Yeah, I like your top 4. And I don't dislike including LT, but just feel like there is someone else that could be up there ahead of him. But still, can't really argue too much with any of those choices.
Not arguing with you, exactly, but that is the era in which I grew up. I don't think people quite realize how he changed the game. I can remember seeing the L.A. Kings (with Gretzky) play the Hartford Whalers (my team at the time) and being MESMERIZED by his play. He was literally playing a different game. At times (and it happened more than once) I would be watching - and be aware that I played competitive hockey into college, so I know the game at least more than as a beginner - and I'd be like "what the hell is he doing??"; he'd be off in the corner, or he'd be trailing the play and seemingly out of the mix, and seconds later he's standing there, 10 feet in front of Peter Sidorkiewicz with the puck, making him look silly (the Great One had a goal and three assists, for a team that was mired in a slump at the time). It was hockey at a totally different level.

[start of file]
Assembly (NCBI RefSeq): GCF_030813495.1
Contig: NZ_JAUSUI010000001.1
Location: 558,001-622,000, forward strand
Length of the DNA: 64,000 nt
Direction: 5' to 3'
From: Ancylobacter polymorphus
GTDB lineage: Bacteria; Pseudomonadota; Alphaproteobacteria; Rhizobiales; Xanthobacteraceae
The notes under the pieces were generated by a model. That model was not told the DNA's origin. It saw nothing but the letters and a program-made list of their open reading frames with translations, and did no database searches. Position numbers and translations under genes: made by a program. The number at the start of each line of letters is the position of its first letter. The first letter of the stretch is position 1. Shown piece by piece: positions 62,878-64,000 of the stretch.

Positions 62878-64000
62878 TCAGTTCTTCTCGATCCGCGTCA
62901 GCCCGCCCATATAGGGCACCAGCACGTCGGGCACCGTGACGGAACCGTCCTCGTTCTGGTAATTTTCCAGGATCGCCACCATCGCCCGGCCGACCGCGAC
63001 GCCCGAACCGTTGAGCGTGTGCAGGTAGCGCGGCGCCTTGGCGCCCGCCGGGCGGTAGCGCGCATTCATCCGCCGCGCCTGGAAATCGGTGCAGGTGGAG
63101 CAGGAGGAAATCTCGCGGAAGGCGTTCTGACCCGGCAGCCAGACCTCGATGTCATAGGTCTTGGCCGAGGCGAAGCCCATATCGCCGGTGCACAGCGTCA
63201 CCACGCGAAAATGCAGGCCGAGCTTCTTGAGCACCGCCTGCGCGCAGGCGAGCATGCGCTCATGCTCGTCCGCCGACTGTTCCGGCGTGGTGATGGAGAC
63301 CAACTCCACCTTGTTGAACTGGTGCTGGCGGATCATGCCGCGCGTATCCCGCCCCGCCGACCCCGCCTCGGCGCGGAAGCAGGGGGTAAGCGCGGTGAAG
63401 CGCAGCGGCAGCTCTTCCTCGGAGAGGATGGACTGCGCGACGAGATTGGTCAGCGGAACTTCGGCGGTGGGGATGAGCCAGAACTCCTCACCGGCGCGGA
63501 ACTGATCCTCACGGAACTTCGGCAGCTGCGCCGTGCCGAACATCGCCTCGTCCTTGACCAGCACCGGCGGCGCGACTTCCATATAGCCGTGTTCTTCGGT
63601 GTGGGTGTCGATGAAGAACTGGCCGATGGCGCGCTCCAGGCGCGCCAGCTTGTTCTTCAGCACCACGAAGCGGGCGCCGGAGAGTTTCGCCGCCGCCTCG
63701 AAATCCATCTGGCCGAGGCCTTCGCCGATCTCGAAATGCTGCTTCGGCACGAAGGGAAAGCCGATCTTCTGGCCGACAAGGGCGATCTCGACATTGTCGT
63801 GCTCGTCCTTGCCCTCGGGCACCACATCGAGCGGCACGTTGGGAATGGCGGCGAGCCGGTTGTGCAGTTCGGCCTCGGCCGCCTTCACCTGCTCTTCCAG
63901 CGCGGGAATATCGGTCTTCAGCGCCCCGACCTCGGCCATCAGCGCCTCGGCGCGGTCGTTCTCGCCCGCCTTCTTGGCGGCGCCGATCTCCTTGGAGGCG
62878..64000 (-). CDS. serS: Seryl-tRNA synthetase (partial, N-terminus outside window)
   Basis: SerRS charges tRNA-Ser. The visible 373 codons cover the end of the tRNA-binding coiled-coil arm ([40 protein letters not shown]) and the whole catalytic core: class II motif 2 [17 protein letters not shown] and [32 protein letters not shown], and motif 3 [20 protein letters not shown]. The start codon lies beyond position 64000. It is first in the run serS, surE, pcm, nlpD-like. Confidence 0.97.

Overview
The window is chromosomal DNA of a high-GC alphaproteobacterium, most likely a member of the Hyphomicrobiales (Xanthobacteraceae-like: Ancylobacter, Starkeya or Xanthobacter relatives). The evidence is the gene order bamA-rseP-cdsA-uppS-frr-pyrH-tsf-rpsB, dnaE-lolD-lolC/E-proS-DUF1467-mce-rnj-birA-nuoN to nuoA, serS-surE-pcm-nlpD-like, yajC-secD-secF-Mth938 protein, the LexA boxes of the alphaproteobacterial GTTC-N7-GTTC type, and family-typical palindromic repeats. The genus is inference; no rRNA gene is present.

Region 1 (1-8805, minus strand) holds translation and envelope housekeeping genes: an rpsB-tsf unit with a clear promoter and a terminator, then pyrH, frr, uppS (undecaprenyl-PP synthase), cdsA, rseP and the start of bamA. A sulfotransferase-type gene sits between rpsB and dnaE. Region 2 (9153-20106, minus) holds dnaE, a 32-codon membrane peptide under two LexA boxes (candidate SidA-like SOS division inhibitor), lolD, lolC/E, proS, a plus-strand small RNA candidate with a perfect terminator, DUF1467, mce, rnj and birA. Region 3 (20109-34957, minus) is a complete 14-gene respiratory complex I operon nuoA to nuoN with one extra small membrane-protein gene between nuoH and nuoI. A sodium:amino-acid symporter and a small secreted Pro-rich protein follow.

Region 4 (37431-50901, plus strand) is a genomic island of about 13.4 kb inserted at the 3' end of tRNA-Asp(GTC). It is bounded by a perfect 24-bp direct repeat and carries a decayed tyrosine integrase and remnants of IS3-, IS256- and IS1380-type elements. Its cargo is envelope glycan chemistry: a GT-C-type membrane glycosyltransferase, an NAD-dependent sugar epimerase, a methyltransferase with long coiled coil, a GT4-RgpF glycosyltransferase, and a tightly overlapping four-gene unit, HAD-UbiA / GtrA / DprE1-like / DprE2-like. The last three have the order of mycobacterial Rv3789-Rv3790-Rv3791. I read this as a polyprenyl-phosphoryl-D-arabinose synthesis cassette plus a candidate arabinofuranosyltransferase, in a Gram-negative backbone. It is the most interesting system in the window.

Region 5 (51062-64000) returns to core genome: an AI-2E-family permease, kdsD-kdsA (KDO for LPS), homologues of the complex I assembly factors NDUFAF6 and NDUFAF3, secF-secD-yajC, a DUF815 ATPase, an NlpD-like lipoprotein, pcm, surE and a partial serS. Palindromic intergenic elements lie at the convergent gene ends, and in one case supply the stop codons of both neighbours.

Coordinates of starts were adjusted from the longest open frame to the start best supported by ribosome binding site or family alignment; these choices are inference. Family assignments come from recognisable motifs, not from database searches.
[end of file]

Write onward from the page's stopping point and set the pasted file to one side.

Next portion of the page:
LT was the same way. Even Belichick has said he's the greatest player he's ever coached (though also "greatest DEFENSIVE player he's ever coached", and "the greatest defensive player in history"). Think about that for a second. Bill Walsh - no slouch as a coach - devised an entirely new offensive set (basically a two-tight end set) to block him, because the old way - picking up a linebacker with a running back - was laughably ineffective.
Parcells even changed his coaching style for him. It's legend that Parcells rode Phil Simms as hard as he could to get him to excel - to the point that Simms hated him and considered quitting football - whereas he let LT have a loose leash (allegedly doing coke and cavorting with hookers, even on nights before games).
LT belongs in that top five, for sure.